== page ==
Suraya Dewing's blog

Why enter writing competitions

This month we launched our own writing competition. Two of the prizes offer winners writing-related prizes: a webinar on script writing and mentoring for two months. We intend to expand on this as we grow the competitions.

Reasons for entering writing competitions vary, but the first most obvious reason is that if you win you gain exposure to a new audience. But there are other reasons. These include giving yourself a specific deadline to work towards meeting. This is, in itself, a great motivator.

How do the serials work?

 

When I first set the serials up, I saw them as a bit of fun to get the community of writers at The Story Mint interacting and sharing their writing thoughts.

So it was a surprise when I had a member come to me and say how much she loved the serials and how much she had learnt about writing by taking part in them.

I asked her what she meant by this.

What makes a story

Of all the books on writing that I have ever read, and I have read many over the years, the one which I class as my bible is called Story, by Robert McKee.

He says: “A culture cannot evolve without honest, powerful storytelling. When society repeatedly experiences glossy, hollowed-out, pseudo-stories, it degenerates. We need true satires and tragedies, dramas and comedies that shine a clean light into the dingy corners of the human psyche and society. If not, as Yeats warned, ‘the centre cannot hold.’

A Writers Manifesto/The Story Mint's

In 1914, a group of artists, including American poet, Ezra Pound, founded a movement called Vorticist. They essentially stood for breaking away from traditional forms of art and creating new and energetic art. The First World War was looming and, although this is not stated, there appeared to be a sudden firing of energy within the artistic world that rejected modernism and tried to create a fresh approach to the way artists expressed themselves.

We are in the Transformation Decade

Last week I was in a meeting with a local language school that prepares students from all around the world to enter tertiary education or the work force. Their role is to train students to write and speak English well. We were discussing the next phase of research into how students can use the Style Guide™. The aim is to supplement one-on-one tutoring and set students up to continue practising the fundamentals for writing English when the tutor is not available.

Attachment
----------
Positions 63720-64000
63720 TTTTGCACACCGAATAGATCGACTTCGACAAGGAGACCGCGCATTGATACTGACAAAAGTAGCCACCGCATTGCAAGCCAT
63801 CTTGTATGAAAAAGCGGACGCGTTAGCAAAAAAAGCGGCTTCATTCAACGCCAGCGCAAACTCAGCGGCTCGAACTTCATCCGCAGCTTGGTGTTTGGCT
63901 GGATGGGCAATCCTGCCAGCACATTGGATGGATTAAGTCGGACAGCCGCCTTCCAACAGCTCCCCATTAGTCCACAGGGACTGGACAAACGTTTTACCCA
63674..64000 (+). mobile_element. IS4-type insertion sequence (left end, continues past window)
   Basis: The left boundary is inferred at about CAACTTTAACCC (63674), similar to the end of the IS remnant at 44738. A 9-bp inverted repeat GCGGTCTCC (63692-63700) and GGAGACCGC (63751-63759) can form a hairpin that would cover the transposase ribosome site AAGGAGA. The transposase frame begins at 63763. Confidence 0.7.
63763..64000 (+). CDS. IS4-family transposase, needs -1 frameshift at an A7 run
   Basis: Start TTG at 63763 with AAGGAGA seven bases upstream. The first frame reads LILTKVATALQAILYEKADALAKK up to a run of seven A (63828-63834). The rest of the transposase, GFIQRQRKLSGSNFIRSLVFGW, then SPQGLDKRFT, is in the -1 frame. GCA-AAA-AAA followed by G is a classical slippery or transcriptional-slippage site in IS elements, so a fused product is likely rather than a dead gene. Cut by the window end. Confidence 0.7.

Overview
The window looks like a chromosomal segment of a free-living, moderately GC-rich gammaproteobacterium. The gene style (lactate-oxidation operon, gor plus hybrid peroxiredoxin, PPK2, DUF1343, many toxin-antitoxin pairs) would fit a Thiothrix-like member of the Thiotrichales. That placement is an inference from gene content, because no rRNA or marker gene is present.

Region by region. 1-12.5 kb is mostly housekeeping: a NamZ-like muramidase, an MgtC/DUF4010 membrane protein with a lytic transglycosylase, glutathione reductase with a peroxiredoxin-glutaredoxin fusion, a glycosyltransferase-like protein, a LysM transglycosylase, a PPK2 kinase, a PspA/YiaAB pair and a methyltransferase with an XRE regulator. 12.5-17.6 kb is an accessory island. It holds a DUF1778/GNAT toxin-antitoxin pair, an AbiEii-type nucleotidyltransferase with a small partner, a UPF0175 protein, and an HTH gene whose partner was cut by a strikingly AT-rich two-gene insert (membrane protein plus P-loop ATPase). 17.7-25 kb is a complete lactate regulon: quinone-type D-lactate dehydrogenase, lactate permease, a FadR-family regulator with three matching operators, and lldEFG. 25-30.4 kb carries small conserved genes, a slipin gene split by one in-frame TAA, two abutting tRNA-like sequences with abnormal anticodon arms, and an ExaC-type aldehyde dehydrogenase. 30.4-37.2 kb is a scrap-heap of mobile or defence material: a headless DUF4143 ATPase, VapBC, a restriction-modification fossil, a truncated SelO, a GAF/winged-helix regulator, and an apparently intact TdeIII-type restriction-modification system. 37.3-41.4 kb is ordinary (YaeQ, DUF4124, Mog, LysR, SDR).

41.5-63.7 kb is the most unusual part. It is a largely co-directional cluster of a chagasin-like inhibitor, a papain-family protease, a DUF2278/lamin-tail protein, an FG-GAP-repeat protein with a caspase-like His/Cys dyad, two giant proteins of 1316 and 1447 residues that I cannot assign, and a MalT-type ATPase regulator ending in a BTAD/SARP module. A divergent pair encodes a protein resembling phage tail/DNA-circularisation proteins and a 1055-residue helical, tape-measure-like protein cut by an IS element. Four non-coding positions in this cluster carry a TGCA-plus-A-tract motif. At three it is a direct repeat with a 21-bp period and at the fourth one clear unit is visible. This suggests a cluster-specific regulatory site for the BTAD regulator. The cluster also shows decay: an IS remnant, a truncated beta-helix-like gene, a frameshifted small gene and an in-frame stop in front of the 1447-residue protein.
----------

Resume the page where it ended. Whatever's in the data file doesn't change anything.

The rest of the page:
Anatomy of a Start Up

This week I had a series of meetings that signalled a new phase for the Story Mint or, more precisely, the parent company of The Story Mint, Universal Writers.com.

As I drove home from my last meeting, I was overcome by an overwhelming sense of excitement. Behind that feeling, lay a sense that, at last, all the hard work, the blind alleys and the sleepless nights had a reason. They were laying the groundwork for what will undoubtedly be a significant business venture in t the future.

Waitangi Day at Government House in Wellington

 

On Friday, Bruce and I went to Government House, along with over 3,000 other New Zealanders, to attend the 175th year observation of Waitangi Day. What a wonderful way to observe this truly important day in New Zealand’s history. We were among the invitees because of the work Bruce is doing for World Skills NZ, an international organisation that recognises and encourages excellence in the trades by giving young people the opportunity to meet and compete with the best from over 75 countries.

Strong Nations emerge from Honoured Promises

Another year has passed and we are back debating The Treaty of Waitangi.

Music and style

 

On my way to Massey today, I listened to a recording by Richard Farrell playing Rachmaninov’s Prelude Number 2, one of my favourite pieces. I found myself thinking about the hundreds of musicians who have played this music and why I prefer some versions to others.

The notes are the same and the instructions on how Rachmaninov imagined the pianist playing it never change. Yet in every version there is something of the pianist in the music that sets it apart from other versions.

Pinker calls it ‘verbiage’

Some words and phrases that slip into our writing really deserve a visit from the delete key. I found myself frequently falling into the trap of being in love with certain words or phrases but later realising they really did not add anything to my piece of writing.

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